Like the rest of the tech industry, Apple is a company that is in constant change. Sometimes the change is celebrated, and sometimes the change is uncomfortable. In other words, Apple always has its eye on the ball. It just may not be the same ball we’re accustomed to watching.
Siri started out with a female voice exclusively, but now it can be changed to male. Alexa uses only a female voice. Cortana’s voice, for now, is strictly female. Why is that? Is it sexism? Is it for better intelligibility? John looks into the matter.
The Amazon Echo family of devices shouldn’t be underestimated. We talk about how it appears to be a device for casual questions, weather, music and shopping. But the underlying technology is going after something much bigger. Moreover, Amazon’s lead over Apple in AI and home automation may be unstoppable. John looks at two articles that provide insight into what Amazon is after in the long run.
Recently, Vizio agreed to pay the Federal Trade Commission and the state of New Jersey a total of US$2.2M to settle a complaint that it spied on its TV customers. It’s an unexpected and sorry state of affairs when a new, beautiful, expensive 4K/UHD TV is also reporting on your viewing habits. John offers some advice on how to put a stop to that spying.
The evolution of robots and androids, it seems, is progressing at an exponential rate. Collaborative research, the development of robotic technologies and AI together are putting ‘droids in hotels and airports. Soon, like Alexa, our homes. Where is Apple?
Apple is our most favored company for perfectly good reasons. Or so we think. And yet there are people who despise the company. How can both attitudes be right? The reason for this duality may depend on a particular kind of thinking called cognitive bias. John Martellaro explains. Or, at least, he thinks he’s explaining.
Could augmented eyeglasses someday help us spot nasty viruses on public doorknobs? Could our wearables, in the form of an Apple Watch, someday provide a complete analysis of our blood? Predict a cold? Detect and diagnose a disease or illness? All that may not be far off.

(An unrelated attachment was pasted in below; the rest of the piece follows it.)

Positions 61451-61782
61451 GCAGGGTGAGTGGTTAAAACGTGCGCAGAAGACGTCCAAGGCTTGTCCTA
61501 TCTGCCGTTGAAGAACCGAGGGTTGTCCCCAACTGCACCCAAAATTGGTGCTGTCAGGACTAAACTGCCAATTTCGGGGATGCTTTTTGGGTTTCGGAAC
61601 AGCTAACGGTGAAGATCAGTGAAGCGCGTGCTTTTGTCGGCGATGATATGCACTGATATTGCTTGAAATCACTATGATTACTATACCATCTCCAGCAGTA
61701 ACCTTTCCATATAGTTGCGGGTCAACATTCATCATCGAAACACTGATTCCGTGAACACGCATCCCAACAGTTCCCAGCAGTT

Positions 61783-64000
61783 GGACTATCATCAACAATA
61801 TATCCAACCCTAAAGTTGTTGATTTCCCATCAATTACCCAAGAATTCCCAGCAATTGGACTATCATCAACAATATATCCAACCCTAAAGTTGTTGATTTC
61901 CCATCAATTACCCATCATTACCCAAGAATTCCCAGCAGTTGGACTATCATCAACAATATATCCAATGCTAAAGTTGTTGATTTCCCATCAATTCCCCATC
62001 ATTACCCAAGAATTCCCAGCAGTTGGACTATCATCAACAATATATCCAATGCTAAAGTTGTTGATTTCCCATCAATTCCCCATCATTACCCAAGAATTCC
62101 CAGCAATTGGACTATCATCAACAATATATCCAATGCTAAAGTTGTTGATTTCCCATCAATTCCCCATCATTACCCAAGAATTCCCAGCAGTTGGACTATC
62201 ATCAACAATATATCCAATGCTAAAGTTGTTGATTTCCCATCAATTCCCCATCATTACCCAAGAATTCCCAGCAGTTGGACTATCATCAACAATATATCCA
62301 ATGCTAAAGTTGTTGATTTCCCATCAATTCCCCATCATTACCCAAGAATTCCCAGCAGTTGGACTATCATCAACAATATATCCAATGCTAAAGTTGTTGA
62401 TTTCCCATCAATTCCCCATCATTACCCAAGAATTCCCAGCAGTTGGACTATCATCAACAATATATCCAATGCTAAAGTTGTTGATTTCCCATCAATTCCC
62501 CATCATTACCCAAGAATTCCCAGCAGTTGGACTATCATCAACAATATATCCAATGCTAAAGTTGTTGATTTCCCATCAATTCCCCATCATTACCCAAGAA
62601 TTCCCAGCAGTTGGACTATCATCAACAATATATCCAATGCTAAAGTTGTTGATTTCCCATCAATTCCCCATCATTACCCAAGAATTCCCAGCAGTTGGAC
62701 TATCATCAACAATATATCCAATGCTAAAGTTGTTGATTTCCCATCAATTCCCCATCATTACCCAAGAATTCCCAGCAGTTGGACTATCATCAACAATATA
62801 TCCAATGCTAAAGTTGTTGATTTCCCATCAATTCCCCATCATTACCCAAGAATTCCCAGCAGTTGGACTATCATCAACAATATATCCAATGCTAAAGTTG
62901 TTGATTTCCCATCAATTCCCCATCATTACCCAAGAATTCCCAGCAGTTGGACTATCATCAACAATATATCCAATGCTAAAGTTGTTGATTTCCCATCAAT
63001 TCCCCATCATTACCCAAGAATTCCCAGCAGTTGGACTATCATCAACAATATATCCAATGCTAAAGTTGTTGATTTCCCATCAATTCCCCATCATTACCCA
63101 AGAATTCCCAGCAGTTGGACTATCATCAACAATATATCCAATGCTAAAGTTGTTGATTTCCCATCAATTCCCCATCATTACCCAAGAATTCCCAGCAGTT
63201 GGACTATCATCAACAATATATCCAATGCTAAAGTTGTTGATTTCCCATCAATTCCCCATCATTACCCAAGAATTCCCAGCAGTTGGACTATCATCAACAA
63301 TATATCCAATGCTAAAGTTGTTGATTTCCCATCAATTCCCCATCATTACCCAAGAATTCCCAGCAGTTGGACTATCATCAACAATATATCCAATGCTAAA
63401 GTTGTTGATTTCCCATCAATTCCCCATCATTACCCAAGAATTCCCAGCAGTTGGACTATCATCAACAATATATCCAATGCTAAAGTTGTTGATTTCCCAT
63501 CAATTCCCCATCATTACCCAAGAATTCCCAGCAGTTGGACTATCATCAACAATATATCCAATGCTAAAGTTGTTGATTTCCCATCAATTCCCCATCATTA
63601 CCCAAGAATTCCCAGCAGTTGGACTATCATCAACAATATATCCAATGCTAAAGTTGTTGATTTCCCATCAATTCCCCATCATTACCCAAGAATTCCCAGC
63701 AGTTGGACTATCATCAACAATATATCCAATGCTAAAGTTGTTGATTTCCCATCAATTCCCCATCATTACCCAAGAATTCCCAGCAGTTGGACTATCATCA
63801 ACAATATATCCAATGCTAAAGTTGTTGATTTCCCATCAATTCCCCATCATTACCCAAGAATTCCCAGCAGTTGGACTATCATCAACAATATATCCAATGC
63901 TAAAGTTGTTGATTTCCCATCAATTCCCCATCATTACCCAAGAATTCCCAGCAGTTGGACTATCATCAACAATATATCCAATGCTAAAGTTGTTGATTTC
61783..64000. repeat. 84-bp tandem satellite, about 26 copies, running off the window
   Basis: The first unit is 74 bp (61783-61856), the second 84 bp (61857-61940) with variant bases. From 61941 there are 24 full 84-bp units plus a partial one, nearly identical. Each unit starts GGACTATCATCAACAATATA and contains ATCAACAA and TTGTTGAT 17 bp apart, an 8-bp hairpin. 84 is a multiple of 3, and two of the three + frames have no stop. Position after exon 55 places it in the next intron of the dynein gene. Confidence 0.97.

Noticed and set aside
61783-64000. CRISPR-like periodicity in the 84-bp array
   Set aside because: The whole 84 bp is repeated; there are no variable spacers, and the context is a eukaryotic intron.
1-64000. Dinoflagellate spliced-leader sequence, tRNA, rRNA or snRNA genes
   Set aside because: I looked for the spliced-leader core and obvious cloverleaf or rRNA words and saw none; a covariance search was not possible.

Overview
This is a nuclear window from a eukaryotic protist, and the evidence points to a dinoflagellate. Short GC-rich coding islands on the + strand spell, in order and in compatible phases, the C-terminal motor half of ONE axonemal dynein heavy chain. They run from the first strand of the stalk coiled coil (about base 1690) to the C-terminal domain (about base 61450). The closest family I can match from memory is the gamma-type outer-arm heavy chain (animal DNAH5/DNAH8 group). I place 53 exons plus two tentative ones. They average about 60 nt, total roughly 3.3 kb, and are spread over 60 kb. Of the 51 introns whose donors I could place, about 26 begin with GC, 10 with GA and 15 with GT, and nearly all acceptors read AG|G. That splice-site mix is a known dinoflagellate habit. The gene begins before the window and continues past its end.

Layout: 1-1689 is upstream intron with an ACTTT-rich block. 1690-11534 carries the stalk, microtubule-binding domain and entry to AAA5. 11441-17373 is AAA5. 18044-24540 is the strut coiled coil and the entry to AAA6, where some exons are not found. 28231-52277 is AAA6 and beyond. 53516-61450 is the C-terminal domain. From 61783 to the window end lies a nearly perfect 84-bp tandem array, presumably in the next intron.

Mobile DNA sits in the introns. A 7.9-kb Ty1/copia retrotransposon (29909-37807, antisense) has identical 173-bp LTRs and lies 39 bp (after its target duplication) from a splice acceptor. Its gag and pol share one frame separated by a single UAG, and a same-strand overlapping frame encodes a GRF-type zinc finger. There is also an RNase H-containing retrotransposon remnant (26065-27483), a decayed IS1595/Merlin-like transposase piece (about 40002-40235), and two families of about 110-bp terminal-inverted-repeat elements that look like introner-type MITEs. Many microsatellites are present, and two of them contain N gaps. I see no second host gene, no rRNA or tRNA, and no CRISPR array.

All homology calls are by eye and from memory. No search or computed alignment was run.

Apple periodically comes out with The Next Big Thing. Along the way, however, the company makes incremental changes that also make our lives better. How those many advancements accumulate to positively affect our lives depends on how often we upgrade. Meanwhile, the punctuation of big product events keeps us coming back for more. It’s all in a delicate balance, perceived in our flow of time.
Supercomputers, the internet and Artificial Intelligence (AI) agents are coming into full bloom. The future is evolving quickly away from GUI and touch-based methods to AI and voice control. The implications for our personal computing experience are immense, and it all starts with the fundamentals of how we educate our children.
From time to time, we’ve seem articles that explain Apple’s plight with its TV business. But John has found a splendidly complete diagnosis at The Verge for this week’s focus. It examines the deepest motivations of Apple, it’s clash with the entertainment industry, its successes and failures, and how that has, in turn, affected Apple TV software design and customer perceptions.
It’s seldom convincing to pretend to know what Steve Jobs would have done in any situation were he alive today. We have general ideas, but invoking him as a cloak of authority is fraught with problems. On the other hand, when someone intimately familiar with Steve Jobs makes an astute observation, it’s worth a read. John Martellaro found one of those insights and highlights it.